The University of Minnesota football team has ended its boycott of all football activities—meaning the team will compete in the Holiday Bowl on Dec. 27. NBC News reports the team announced the boycott Thursday after 10 players were suspended for an alleged sexual assault. Players were upset they weren't notified of the suspensions ahead of time and felt the Office of Equal Opportunity and Affirmative Action investigation that led to them lacked "due process," according to NPR. The team met with school administrators Friday. They said they decided to end the boycott after "it became clear" the suspended students would not be reinstated. In return, they say the university agreed to give the suspended players a "fair hearing" with a "diverse review panel."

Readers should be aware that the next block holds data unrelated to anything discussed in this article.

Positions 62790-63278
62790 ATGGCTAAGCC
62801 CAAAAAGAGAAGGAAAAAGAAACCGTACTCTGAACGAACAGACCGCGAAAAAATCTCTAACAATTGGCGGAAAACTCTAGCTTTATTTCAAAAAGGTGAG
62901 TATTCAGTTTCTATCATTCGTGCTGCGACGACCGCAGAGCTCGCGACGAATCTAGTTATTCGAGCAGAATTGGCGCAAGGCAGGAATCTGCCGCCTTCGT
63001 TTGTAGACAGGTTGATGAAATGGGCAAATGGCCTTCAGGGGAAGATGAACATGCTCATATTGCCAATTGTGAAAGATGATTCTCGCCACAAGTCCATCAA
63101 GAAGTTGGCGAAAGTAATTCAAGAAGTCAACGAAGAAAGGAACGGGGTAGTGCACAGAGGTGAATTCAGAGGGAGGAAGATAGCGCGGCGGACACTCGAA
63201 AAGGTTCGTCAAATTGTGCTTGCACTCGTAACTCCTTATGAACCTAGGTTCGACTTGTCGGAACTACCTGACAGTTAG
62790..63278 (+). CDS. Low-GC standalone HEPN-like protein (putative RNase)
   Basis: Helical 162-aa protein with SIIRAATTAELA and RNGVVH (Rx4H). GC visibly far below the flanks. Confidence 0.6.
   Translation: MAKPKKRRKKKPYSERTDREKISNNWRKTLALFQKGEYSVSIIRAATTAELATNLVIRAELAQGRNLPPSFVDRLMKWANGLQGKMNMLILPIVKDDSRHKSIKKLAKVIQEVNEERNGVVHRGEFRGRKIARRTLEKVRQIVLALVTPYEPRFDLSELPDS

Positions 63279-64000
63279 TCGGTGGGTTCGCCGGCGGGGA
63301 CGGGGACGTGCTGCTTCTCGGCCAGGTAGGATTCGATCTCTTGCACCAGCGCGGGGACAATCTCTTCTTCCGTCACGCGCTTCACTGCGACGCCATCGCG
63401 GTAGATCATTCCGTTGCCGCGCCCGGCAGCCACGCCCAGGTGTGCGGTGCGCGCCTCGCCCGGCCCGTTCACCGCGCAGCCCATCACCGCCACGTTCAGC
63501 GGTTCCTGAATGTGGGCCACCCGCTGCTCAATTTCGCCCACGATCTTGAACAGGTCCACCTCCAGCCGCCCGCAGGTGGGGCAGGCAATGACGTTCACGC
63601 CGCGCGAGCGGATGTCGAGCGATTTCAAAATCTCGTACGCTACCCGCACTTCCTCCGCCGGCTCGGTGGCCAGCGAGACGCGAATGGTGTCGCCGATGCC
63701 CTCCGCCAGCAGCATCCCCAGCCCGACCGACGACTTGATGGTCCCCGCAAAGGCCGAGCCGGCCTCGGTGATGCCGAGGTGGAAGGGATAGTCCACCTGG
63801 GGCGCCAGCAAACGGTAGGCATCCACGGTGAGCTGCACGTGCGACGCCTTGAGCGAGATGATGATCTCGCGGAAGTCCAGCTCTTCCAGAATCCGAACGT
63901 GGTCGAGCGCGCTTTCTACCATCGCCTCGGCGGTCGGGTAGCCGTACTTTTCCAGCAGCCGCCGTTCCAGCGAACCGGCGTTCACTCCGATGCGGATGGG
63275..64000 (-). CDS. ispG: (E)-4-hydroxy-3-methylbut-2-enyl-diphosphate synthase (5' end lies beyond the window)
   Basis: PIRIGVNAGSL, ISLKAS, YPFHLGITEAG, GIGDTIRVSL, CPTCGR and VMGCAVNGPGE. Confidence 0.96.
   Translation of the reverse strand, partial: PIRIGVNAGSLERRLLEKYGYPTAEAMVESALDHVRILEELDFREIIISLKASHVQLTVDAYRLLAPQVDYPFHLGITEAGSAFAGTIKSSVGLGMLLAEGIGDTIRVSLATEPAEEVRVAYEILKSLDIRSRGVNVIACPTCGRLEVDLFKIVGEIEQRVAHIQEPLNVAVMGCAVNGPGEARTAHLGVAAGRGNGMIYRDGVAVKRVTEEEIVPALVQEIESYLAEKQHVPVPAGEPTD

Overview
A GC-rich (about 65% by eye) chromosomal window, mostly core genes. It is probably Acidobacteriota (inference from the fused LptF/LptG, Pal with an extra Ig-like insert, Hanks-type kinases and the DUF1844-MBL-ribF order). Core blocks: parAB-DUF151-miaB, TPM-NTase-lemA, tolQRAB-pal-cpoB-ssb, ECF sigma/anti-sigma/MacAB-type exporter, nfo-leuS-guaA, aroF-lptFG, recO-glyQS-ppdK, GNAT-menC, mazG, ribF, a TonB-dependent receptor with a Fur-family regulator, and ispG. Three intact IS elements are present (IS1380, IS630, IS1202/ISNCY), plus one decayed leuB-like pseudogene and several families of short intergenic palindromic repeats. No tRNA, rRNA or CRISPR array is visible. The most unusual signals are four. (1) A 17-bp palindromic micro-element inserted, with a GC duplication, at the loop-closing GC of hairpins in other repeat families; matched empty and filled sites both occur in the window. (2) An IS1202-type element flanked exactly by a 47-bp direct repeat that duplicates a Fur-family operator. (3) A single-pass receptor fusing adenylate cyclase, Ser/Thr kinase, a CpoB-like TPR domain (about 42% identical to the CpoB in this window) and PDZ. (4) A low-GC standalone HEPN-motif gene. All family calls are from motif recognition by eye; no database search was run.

The 10 players are facing a range of punishments from expulsion to a one-year suspension for the alleged gang rape of a female student in September, the Minneapolis Star Tribune reports. The woman had been drinking when she went to a football player's apartment. According to police reports and her testimony, at least a dozen men got in line to have sex with her against her will. She says she "felt scared, trapped, isolated." She says the men ignored her cries for help, laughed at her, and cheered each other on. The accused players say the sex was consensual, and no criminal charges were filed. In a statement following the end of their boycott, the football team said, "There is no misperception: Sexual harassment and violence against women have no place on this campus, on our team." (Read more sexual assault stories.)